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Backyard Gardener: Making jams and jellies

Hello Mid-Ohio Valley farmers and Gardeners. Labor Day weekend is upon us. We are officially saying goodbye to one of the hottest summers in memory and welcoming fall. Needed rains and cooler temperatures are here so enjoy.

Many home gardeners and others are making homemade jams and jellies this year. My Grandma Lang would make Concord grape jelly with grapes she picked on the farm. I am told canning jar lids and some sizes of jars are in short supply. I want everyone to enjoy homemade jams and jellies this winter, but we need to be safe for the sake of families and friends.

It is essential for safety reasons to use and follow a tested recipe. Do not simply reduce the sugar level on your own. Research tested recipes for over 40 jellied products as well as low-sugar recipes are available at the National Center for Home Food Preservation website “Making Jams and Jellies” at nchfp.uga.edu.

First, there is a difference between jams and jellies. Jellies are usually made by cooking fruit juice with sugar. Jelly should be clear or translucent and firm enough to hold its shape when turned out of the container. Jams are thick, sweet spreads, which will hold their shape, but are less firm than jelly. They are made from crushed or chopped fruits and sugar.

Making a great jellied fruit product requires the correct combination of fruit, pectin, acid and sugar. It sounds easy, but fruits contain different amounts of pectin and acid. For example, white peaches have a high pH and are not a recommended fruit.

Fruits provide jams and jellies with unique flavor and color and supplies water to dissolve other ingredients. It can (apples and crabapples are examples) supply all or a portion of the pectin and acid. Make sure you use high quality, flavorful fruits. Detailed information on the acid and pectin content of various fruits can be found at “Jellied Product Ingredients” at the National Center for Home Food Preservation.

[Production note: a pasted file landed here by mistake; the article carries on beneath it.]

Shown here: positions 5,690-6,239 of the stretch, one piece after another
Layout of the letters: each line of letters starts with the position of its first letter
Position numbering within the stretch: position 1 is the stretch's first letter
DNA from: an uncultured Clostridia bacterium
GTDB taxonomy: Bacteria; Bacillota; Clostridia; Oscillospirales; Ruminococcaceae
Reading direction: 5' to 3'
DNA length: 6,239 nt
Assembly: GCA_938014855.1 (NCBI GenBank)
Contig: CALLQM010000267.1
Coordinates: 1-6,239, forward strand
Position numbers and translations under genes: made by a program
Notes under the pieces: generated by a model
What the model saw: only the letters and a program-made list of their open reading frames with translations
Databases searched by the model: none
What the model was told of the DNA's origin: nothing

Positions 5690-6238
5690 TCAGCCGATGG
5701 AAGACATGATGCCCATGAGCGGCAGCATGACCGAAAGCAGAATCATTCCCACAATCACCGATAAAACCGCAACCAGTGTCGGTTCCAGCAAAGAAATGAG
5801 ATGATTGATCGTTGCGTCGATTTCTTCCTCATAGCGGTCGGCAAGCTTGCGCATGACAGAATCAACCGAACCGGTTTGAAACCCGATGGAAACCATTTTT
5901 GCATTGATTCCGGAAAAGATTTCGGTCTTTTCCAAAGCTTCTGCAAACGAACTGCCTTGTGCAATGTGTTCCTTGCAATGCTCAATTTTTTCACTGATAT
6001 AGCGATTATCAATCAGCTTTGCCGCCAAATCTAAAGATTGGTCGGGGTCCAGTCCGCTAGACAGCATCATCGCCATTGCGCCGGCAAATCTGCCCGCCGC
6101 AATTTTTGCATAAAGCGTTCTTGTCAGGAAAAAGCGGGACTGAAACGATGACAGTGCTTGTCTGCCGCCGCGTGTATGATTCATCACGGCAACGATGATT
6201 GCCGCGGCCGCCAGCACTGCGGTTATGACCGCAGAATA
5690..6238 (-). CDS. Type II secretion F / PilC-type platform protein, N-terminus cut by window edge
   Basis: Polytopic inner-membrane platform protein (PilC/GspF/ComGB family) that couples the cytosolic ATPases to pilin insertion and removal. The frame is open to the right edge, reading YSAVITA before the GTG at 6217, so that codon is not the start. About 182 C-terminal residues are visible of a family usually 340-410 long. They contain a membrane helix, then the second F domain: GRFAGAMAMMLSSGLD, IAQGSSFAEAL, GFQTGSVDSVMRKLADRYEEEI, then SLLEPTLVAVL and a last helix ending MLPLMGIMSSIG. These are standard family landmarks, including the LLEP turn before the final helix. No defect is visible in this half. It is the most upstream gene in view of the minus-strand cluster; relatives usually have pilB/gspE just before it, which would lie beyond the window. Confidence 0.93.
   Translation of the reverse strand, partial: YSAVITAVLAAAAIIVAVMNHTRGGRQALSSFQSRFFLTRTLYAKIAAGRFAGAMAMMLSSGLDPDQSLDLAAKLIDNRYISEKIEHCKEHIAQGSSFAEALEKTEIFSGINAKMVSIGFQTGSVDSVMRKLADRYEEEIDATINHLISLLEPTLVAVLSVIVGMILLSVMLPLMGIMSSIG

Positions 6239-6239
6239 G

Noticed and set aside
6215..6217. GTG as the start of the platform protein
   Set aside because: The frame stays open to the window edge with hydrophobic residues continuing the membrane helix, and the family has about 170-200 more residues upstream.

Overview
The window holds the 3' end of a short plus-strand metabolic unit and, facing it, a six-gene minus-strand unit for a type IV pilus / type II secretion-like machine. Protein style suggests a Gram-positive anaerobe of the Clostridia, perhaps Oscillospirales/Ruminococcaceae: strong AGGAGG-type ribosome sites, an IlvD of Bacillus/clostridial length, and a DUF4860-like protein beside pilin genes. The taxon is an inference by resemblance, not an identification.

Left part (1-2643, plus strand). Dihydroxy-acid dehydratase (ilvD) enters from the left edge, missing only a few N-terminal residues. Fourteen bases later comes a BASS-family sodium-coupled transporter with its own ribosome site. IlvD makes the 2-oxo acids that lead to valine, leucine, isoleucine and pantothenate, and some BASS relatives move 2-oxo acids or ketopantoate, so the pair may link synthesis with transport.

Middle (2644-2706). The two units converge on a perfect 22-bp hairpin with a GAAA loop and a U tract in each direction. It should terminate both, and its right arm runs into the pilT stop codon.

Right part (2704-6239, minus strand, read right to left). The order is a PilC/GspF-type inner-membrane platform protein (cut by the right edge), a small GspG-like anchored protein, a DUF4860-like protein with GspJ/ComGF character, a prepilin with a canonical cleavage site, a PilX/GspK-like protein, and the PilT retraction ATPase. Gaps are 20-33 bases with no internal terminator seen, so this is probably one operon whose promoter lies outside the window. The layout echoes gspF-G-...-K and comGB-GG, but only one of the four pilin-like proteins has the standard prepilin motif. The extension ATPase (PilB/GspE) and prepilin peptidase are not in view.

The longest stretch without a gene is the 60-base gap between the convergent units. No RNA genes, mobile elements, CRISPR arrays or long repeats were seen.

Pectin is needed to form a gel when combined with acid and sugar. All fruits contain some pectin, but some must be combined with fruits high in pectin or with commercial pectin products to obtain gels.

Fully ripened fruit has less pectin, so one-fourth of the fruit used in making jellies without added pectin should be under-ripe. The use of commercial pectin simplifies the process, but jelly made without added pectin contains less sugar and tastes fruitier. Follow the manufacturer’s directions for using commercial pectin.

The proper level of acid is critical to gel formation. If there is too little acid, the gel will never set. If there is too much acid, the gel will weep and lose liquid. For fruits low in acid, add lemon juice or other acid ingredients as directed. Commercial pectin products contain acids that help to ensure gelling.

Sugar serves as a preserving agent, contributes flavor and aids in gelling. Granulated white sugar is usually recommended. Do not try to reduce the amount of sugar in traditional recipes.

Too little sugar prevents gelling and may allow yeast and mold growth. Tested recipes must be used to make jellies without added sugar, and these products usually must be stored in the refrigerator or freezer.

Always follow the recipe, making one batch at a time. Overcooking may break down pectin and prevent proper gelling. In addition, if a larger quantity of juice is used, it will be necessary to boil it longer causing loss of flavor, darkening of jelly, and toughening of jelly.

All jellied products should be processed in a boiling water bath to prevent mold growth. To process in a boiling water bath, pour the boiling product into a hot sterilized canning jar, leaving †-inch headspace.

Wipe the jar rim, and close with a treated canning lid and screw band. Place on a rack in a canner filled with boiling water. The water should cover the jars by at least one inch. Cover the canner. Bring the water back to a boil; boil gently for 5 minutes. Remove the jars to a protected surface and cool, away from drafts, undisturbed for 12 hours.

USDA recommends discarding jams and jellies with mold on them. DO NOT scoop out the mold and using the remaining jam or jelly. The mold could be producing a mycotoxin which is poisonous and can make you sick. When in doubt, throw it out.

In addition, jellied fruit products may ferment because of yeast growth. This can occur if the product is improperly processed and sealed, or if the sugar content is low. Fermented fruit products have a disagreeable taste. Discard them.

Most homemade jams and jellies that use a tested recipe and have been processed in a canner for the recommended time should retain best quality and flavor for up to one year. All home-canned foods should be stored in a cool, dark, dry place, between 50-70∂F.

Over extended periods of time, however, changes in color, flavor, texture and nutrient content of home-canned jams and jellies is inevitable. A typical full-sugar fruit jam or jelly should be safe to eat if the jar seal remains intact and the product shows no visible signs of spoilage from molds or yeasts. Contact me with questions at the WVU Extension Office at 304 424 1960 or at jj.barrett@mail.wvu.edu. Good Luck and Happy Gardening.

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